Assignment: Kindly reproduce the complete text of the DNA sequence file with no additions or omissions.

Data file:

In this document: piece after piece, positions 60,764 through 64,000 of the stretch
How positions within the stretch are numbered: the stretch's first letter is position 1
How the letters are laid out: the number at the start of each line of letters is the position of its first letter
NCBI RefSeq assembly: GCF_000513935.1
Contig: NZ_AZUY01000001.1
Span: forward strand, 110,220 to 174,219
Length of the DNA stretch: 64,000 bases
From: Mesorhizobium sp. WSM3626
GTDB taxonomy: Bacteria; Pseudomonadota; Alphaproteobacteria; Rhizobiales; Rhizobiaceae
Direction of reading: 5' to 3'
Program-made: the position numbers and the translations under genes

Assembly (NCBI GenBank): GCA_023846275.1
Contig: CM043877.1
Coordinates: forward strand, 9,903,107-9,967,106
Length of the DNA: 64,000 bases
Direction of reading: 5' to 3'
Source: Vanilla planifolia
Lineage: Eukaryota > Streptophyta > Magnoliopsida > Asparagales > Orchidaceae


In this document: piece after piece, positions 60,764 through 64,000 of the stretch
How positions within the stretch are numbered: the stretch's first letter is position 1
How the letters are laid out: the number at the start of each line of letters is the position of its first letter
NCBI RefSeq assembly: GCF_000513935.1
Contig: NZ_AZUY01000001.1
Span: forward strand, 110,220 to 174,219
Length of the DNA stretch: 64,000 bases
From: Mesorhizobium sp. WSM3626
GTDB taxonomy: Bacteria; Pseudomonadota; Alphaproteobacteria; Rhizobiales; Rhizobiaceae
Direction of reading: 5' to 3'
Program-made: the position numbers and the translations under genes

Assembly (NCBI GenBank): GCA_023846275.1
Contig: CM043877.1
Coordinates: forward strand, 9,903,107-9,967,106
Length of the DNA: 64,000 bases
Direction of reading: 5' to 3'
Source: Vanilla planifolia
Lineage: Eukaryota > Streptophyta > Magnoliopsida > Asparagales > Orchidaceae